If you love to fish crankbaits (or anything for that matter), you owe it to yourself to check out this rod. Do something nice for someone and tell yourself it’s been a while since you’ve splurged on yourself and get this rod.
St. Croix Mojo Bass Casting Rod
If you can get past the broken rod issue, you will get a high-quality finesse fishing rod. St. Croix is a well respected and known brand in the fishing community, so I wouldn’t worry too much about that.
They offer plenty of power and action variations here, and all of their rods produce superior sensitivity and performance. Plus, it’s worth mentioning that you’re getting this rod for a bargain compared to some of the other options available on the market. The rod is highly responsive, sensitive, and the perfect choice for soft plastics and topwaters.
KastKing Perigee II
Let me start off by saying, this is a value fishing rod. You can’t get the highest quality rod for less than $100; it’s not possible. So, what you need to do is try to find the perfect balance between quality and affordability, and I believe that’s what this rod is. There are few situations where you can find a twin tip rod for this price.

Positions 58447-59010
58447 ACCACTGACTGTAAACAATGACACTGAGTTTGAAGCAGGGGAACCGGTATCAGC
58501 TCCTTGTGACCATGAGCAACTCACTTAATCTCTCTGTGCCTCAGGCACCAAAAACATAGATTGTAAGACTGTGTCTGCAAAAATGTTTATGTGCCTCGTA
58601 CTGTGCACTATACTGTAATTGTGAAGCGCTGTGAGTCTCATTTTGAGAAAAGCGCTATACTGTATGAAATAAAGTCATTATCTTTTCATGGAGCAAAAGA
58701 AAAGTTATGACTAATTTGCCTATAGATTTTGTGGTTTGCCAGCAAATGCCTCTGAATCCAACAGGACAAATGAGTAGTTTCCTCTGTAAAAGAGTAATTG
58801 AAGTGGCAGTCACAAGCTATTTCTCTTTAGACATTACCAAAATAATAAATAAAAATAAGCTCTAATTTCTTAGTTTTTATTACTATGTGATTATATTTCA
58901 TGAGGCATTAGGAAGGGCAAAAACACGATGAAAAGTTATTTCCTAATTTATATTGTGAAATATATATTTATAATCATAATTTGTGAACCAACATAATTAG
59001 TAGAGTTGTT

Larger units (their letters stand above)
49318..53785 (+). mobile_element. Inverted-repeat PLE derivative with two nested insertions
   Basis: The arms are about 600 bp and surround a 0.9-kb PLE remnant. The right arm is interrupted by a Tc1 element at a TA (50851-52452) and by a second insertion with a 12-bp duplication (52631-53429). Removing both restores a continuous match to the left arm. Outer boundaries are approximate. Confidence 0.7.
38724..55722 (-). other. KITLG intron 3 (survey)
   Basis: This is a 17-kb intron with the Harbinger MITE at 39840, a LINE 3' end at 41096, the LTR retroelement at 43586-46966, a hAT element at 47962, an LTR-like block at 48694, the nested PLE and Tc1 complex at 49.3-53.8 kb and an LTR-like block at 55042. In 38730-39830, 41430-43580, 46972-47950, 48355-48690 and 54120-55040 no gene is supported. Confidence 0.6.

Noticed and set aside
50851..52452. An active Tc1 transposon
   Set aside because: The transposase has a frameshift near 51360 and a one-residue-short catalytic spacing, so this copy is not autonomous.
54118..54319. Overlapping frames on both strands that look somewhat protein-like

Overall, they provide a few different actions and power options, but if you’re fishing freshwater for bass, you’ll want to go with a medium power.
One thing that stands out is the spigot connection because this is something you will see on some of the most expensive rods on the market. This connection helps reduce the amount of movement you feel since this is a two-piece rod. I would say that this baitcasting rod comes as close to one-piece performance in a two-piece rod.
Abu Garcia Vengeance Casting Rod
Our final option here is a rod that is ideal for striped bass. The blank is 24-ton modulus graphite, so it’s lightweight, responsive, but strong as hell. The stainless steel guides with titanium inserts help when you’re under serious pressure from a large bass. Plus, the high-density grips give you the ability to grab hold of the rod and ensure it doesn’t slip out of your hands when you’re trying to get the fish in the boat.